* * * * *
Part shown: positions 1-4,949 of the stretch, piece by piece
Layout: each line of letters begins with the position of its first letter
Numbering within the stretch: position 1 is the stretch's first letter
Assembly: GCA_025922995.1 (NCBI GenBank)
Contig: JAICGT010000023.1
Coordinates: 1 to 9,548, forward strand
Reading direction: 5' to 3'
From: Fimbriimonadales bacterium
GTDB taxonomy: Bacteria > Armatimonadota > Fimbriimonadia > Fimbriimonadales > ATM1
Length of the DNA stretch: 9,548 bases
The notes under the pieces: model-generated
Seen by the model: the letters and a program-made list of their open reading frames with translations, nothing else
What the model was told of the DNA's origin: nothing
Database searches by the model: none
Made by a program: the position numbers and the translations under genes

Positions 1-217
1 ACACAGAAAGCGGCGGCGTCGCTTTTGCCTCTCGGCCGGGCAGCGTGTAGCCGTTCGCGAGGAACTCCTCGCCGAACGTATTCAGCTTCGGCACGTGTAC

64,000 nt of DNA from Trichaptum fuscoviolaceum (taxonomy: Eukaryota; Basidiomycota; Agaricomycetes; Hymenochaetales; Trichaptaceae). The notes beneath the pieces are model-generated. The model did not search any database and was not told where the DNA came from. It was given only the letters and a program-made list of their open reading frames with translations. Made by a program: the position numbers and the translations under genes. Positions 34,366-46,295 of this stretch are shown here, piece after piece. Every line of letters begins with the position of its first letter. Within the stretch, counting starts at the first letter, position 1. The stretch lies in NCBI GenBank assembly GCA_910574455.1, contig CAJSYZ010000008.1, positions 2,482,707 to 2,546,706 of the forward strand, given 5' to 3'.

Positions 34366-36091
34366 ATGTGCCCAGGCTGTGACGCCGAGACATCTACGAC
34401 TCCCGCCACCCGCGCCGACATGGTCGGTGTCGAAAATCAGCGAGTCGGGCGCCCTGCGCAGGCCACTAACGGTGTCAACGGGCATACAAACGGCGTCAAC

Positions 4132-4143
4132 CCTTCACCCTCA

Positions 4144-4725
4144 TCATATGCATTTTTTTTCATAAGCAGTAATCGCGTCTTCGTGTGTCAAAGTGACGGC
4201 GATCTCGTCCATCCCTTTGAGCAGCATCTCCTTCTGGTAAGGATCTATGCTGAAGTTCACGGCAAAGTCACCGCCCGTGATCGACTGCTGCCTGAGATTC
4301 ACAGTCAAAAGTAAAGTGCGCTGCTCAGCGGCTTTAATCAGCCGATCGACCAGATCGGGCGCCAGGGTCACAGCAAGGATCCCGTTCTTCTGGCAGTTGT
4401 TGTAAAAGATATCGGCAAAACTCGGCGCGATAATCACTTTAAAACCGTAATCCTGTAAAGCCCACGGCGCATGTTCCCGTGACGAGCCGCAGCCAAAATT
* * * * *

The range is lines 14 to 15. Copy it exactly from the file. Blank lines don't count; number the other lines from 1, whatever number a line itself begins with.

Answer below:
Database searches by the model: none
Made by a program: the position numbers and the translations under genes